Parliamentarians fired questions to representatives from Facebook, Twitter and Google, regarding a range of issues with the intention of understanding how to prevent online extremism, misinformation and online elections meddling.
Specifically, lawmakers were concerned with how platforms deal with managing and removing doctored videos and fake political accounts, and creating an ad registry for Canada’s upcoming election.
The House of Commons Standing Committee on Access to Information, Privacy and Ethics hosted representatives from 13 other countries to take part in the second session of meetings of the international grand committee. The lawmakers say the next meeting is expected to take place later this year in November in Ireland.
The first meeting of the committee took place on November 27th, 2018 in London, United Kingdom. 24 officials from Britain, Canada, France, Belgium, Brazil, Ireland, Latvia, Argentina and Singapore questioned Richard Allen, Facebook’s vice-president of policy solutions.
Facebook’s CEO Mark Zuckerberg and his right-hand person, COO Sheryl Sandberg did not make an appearance to the committee. Facebook Canada’s global policy director Kevin Chan said to reporters before appearing in front of the grand committee that he was sent to represent Zuckerberg and Sandberg and intended to provide solutions to governments from around the world to combat online extremism.
Co-chair of Canada’s ethics committee, Charlie Angus, who is also an NDP Member of Parliament (MP) motioned to send formal summons should Zuckerberg or Sandberg ever arrive to Canada “for any purpose to appear before the committee at the date of the next meeting from the date of their summons.”
“Should they be served with a summons when the [House of Commons] is not sitting, that the chair reconvene the committee for a special meeting,” the motion read.
The grand committee also signed a joint declaration in an effort to “continue the work” of the committee and its objectives.
Canada’s co-chair of the ethics committee and Liberal MP Nathaniel Erskine-Smith said: “This declaration is the first step towards reasserting the internet as an open, democratic space for citizens, and towards a digital economy that works for more than the very largest companies. We are going to move forward with or without Mark Zuckerberg’s input.”
Facebook won’t take down doctored videos, will create oversight board
Asked by U.K. MP Damian Collins why the doctored video of U.S. House speaker Nancy Pelosi was not taken down, Facebook said it would notify users it is fake content but would not remove the content.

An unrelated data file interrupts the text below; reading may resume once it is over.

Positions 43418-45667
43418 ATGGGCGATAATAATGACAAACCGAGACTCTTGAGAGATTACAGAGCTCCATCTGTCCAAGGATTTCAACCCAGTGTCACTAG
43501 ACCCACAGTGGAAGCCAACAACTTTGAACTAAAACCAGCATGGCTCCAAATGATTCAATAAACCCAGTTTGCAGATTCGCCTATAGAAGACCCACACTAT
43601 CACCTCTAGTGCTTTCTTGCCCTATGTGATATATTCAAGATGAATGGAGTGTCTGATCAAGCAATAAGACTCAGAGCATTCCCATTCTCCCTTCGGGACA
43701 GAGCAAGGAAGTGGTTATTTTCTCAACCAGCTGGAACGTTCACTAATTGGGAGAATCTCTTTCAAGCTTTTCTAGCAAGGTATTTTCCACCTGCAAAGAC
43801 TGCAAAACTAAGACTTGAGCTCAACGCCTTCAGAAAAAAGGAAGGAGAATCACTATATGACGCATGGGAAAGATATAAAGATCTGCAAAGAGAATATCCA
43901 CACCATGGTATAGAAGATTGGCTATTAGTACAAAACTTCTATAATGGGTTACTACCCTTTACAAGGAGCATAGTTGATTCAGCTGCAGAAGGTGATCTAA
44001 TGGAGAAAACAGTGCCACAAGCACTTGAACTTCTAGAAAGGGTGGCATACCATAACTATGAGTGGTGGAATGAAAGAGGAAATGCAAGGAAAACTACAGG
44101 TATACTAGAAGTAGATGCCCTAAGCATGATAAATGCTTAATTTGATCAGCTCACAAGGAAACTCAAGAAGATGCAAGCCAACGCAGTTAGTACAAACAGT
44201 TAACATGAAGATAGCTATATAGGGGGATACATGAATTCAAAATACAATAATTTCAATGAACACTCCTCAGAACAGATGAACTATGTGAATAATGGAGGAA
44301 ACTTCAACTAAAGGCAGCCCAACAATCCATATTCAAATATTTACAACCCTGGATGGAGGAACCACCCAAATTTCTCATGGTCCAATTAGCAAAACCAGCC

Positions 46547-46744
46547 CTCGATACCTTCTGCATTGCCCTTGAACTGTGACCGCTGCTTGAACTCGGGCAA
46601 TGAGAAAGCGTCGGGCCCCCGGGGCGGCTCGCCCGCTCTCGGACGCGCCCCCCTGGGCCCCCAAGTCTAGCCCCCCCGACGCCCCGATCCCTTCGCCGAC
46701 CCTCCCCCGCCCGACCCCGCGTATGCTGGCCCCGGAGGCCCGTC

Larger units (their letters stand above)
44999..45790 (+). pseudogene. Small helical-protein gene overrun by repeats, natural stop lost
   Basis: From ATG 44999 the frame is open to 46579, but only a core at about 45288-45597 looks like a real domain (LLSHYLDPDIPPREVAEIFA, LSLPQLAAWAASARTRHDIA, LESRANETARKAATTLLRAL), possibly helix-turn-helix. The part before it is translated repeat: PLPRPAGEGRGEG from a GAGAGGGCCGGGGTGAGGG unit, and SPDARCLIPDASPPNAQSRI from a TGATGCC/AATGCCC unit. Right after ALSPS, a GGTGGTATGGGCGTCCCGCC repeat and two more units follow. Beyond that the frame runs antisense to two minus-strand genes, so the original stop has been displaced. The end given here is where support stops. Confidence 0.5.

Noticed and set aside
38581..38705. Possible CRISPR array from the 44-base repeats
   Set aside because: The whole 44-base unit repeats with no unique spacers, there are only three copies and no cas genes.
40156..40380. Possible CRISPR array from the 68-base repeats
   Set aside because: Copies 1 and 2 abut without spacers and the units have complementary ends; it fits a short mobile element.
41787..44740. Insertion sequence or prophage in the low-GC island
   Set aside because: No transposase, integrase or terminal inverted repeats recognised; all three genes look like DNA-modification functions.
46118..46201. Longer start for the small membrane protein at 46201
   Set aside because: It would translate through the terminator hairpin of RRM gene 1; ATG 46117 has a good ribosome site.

Though asked by St. Lucian MP Andy Daniel if fake accounts of St. Lucia’s president would be removed, Facebook said it would take down the content if it were notified.
“We have 30,000 working globally on this, we have 15,000 content moderators…we have a commitment to work with partners in civil society,” Neil Potts, also the global policy director at Facebook Canada. “If someone is being inauthentic we would remove it.”
During a press conference with members of the media after the meeting, Canada’s chair of the ethics committee, Bob Zimmer, who is also the Conservative MP, said answers were “inconsistent and it’s the whole problem.”
“They don’t’ give clear answers as to what the next step is,” Zimmer said.
Potts was not able to properly respond to when pushed by Parliamentarians why decisions to not take down doctored videos of politicians is not equivalent to trolls that control fake accounts.
Singapore’s MP Sun Xueling furthered by asking what kind of information shows up when doctored videos are shared.
Potts said that a third party fact checker would rate the video as being false and place a disclaimer on the content.
In the company’s opening statements, Potts indicated that Facebook intends to create an ‘Oversight Board’ by the end of this year that will be the “final level of appeal for what stays up and what comes down on the platform.”
This board, Potts said, would “govern speech on Facebook.”
Google still won’t create ad registry
Facebook has said it will take part in Canada’s C-76 election rules and has also decided to create a political ad registry.
At the committee meeting, Chan said Facebook intends to introduce an “intensive process” for those who plan to run ads.
“They have to demonstrate they are Canadian and validate they are Canadian and they will get a code where they are going to authenticate where they can run an ad,” he said.
He noted that the process to determine who can run ads will not “happen over an hour, it is a multi-day process.”
Canada’s Liberal MP Frank Baylis asked why it was easier for Google to find an ad using artificial intelligence, but it was so difficult to create a political ad registry.
“How is it possible you have technology to identify any ad, but you can’t have a program to [create a registry]?” Baylis asked.
Derek Slater, Google Canada’s head of government affairs and public policy, said that because its platform is so different from Facebook it would take an undetermined amount of time to try and launch an ad registry.
“[Technology] is changing so fast…given we are different….we would not be in a position to offer election advertising in this time but we would look to it in the future,” Slater said.
Twitter did not respond and still has not responded, but Democratic Institutions Minister Karina Gould said their deadline is June 30th.
Concerns on sharing content between Facebook, WhatsApp, Instagram
Politicians also questioned on the sharing of information between Facebook, Instagram and WhatsApp, which according to Chan all use the same tech infrastructure to manage.
“With respect to the platforms, our terms of service does underline that we will share data infrastructure between various services and a big part of it, to be frank, is to ensure we are able to provide some degree of security measure across platforms,” Chan said.